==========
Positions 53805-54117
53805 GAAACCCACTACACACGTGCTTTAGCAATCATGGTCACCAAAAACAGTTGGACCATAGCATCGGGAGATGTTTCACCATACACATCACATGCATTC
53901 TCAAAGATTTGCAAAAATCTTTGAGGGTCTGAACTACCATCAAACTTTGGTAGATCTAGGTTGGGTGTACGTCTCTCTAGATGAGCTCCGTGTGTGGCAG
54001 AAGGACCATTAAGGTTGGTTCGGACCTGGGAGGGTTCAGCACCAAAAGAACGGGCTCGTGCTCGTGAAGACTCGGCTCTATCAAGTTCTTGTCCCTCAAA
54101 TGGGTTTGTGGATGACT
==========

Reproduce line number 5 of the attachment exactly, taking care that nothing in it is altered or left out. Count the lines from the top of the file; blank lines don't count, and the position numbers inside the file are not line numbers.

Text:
54101 TGGGTTTGTGGATGACT